Postsecret Strikes Again: Gendering the Desire for Marriage

I read PostSecret, as I believe I've mentioned before here.  Sometimes they're banal, sometimes they're annoyingly common - this week included "I don't shave my legs in the wintertime"; who the hell does if you don't absolutely have to, honestly? - many are less "secrets" and more just statements, and there are usually...hopefully...a few that touch a subtle nerve in you, striking up the feelings of poignancy and human connection for which this project became famous.

Of course, reading PostSecret - consuming any kind of media, really - becomes a lot more complicated and interesting once you've "taken the red pill", so to speak.  Things your average person would find funny or scroll past without pausing catch the eye and poke at you.  Like the "I always bring fat customers extra helpings of breadsticks" secret from a few weeks ago, or the few over the years that have admitted to covert feelings of racism, or the cissexist assumptions made about whether or not lesbian couples could ever become pregnant without outside assistance from a couple months back (here is a good roundup of several of the worst offenders).  This week's Sunday Secrets included the following postcard:
A postcard depicting a black-and-white image of a man and woman in traditional Western wedding dress/tux holding each other and smiling in front of a church.  Red text overlaying the image reads "This is what I fantasize about...I'm a guy."
Pop culture in this country makes endless jokes about a presumed male reluctance to commit in relationships with women, and with marriage being the biggest commitment to a relationship one can make, of course men are skittish, amirite?  We understand - and teach young girls - that women long for marriage, that marriage is the pinnacle achievement of Relationship Rewards Points; we're expected to dream about The Big Day when we get to be the princess in the white dress with the church and the wedding cake, to have notebooks filled with pictures of the dream dress, etc.  But we refer to a man's wife as a "ball and chain", bachelor parties are a last-gasp-of-freedom usually involving alcohol and nude women before you lose your freedom forever to your marriage, etc.  Marriage, and weddings in particular, are constructed as a thing women desperately desire and men equally-desperately run from.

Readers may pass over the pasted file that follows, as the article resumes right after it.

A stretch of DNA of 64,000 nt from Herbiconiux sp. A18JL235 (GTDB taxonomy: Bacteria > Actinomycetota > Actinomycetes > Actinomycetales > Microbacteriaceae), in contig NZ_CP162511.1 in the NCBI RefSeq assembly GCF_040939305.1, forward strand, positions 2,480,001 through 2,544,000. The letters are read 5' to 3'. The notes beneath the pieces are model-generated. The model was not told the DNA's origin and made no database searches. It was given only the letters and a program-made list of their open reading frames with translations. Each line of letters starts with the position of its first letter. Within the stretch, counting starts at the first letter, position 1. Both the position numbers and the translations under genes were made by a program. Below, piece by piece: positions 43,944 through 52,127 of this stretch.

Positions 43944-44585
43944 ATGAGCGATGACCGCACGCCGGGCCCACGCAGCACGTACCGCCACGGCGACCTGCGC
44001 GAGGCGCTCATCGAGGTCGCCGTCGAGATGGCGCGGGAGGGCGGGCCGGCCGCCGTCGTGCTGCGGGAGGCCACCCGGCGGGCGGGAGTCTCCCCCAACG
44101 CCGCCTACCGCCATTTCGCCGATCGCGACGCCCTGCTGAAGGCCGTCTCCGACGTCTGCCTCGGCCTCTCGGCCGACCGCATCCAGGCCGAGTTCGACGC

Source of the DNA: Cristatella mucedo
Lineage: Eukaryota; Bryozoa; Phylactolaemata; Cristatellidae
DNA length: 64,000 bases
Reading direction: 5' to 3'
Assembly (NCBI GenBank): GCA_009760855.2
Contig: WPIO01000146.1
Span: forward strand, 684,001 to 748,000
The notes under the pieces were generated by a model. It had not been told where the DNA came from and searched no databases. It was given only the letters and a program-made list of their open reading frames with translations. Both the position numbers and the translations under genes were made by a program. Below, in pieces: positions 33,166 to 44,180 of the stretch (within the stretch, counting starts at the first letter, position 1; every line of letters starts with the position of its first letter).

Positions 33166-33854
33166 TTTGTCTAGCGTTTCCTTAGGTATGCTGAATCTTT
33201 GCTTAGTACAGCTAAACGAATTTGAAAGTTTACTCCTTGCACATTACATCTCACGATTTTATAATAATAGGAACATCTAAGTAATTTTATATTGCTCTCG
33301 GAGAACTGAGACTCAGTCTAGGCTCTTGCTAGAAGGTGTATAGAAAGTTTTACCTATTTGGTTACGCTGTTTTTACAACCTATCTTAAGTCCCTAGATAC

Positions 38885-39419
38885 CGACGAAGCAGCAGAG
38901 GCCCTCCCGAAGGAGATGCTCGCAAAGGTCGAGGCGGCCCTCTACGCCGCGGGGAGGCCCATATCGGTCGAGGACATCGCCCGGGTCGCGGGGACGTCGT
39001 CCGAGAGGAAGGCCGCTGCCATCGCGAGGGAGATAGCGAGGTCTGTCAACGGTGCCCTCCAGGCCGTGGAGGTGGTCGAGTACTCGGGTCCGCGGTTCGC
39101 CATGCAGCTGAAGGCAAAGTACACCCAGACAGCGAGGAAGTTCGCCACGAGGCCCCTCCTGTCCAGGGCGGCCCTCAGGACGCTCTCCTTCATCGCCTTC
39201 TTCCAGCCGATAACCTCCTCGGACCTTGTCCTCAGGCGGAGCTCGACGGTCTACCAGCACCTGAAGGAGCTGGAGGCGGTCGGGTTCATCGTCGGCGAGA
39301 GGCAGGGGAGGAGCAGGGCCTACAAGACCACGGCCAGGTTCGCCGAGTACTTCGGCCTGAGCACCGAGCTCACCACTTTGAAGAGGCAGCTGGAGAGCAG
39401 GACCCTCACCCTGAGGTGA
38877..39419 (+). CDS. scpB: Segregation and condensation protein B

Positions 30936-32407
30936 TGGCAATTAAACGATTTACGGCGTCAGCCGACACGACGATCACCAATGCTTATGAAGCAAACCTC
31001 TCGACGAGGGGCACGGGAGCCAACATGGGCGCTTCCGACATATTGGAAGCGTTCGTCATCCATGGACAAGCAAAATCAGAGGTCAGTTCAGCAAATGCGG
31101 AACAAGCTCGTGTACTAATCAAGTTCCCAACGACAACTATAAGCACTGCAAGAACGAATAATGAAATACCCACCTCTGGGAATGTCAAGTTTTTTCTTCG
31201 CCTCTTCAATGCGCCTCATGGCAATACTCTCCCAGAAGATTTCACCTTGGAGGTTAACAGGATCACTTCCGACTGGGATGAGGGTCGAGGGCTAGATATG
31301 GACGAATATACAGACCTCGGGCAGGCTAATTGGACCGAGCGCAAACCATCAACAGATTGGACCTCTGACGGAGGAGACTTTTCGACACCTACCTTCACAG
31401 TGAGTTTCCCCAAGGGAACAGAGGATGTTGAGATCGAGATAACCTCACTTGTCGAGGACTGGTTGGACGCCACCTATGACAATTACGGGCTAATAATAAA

And that's what makes this secret a powerful enough thing to have shown up on PostSecret.  A man is keeping his longing for a wedding (or marriage; it's hard to tell if it's the wedding part or the marriage part he's talking about from the image) a secret because fantasizing about weddings is a girly thing.  And of course, in a culture where masculinity is defined and constructed as not-femininity, the worst thing a man can do to damage his masculinity, and thus his identity as A Man, is admit to being feminine in any way.  For a man to have this girly desire for his wedding day is shameful, emasculating, and thus best kept secret.

I found this fascinating on a personal level, as well as a sociological level, because after being engaged my senior year of high school (and coming to my senses shortly thereafter, thank the gods), then coming to my "feminist awakening" in college, I decided I wasn't all that interested in marriage.  I maintained that position for years, and probably would have been quite satisfied to remain unwed the rest of my life, whether partnered or not - yet I'm engaged now, and looking forward to the day when we can make it legal (we haven't yet, because I refuse to take advantage of a privilege of access gained purely by chance because we happen to have different gender markers on our driver's licenses, and he agrees and supports that choice).  Yet when we got together, and our relationship turned deeply serious, he was the one who asked me to consider marrying him.  Not just in the "he proposed, of course, because the man always does the asking (but it's for show and form, the decision is usually all but made ahead of time)" sense, no.  He knew my feelings on marriage.  And we had a serious discussion wherein he made it clear he would respect that if I said no, but he also explained that he strongly did want to get married.  As in, it was a long-held wish of his, in the way that we teach women they should wish for marriage.  So he was the driving force behind our engagement, out of genuine desire for marriage.  (I've since warmed to the idea quite a bit, although the complexities of the vast war machine that is the wedding-industrial complex still make me want to run screaming into the night.)  So to me, this secret provokes a "So what?  I wouldn't even be engaged if not for the fact that my fiance feels similarly to this guy.  This is a *secret*?"

But I understand why.  It's our gendered expectations of what is an "acceptable" desire re: marriage and weddings that make this statement "I'm a guy who fantasizes about his wedding day" so taboo as to be a Secret one can only tell to an anonymous secret-gathering art project.  I wonder if I could send in a complementary secret, confessing my disinterest in weddings and outright hate for "traditional" wedding gowns, and have it been seen as equally confessional-ish because I'm a woman...?

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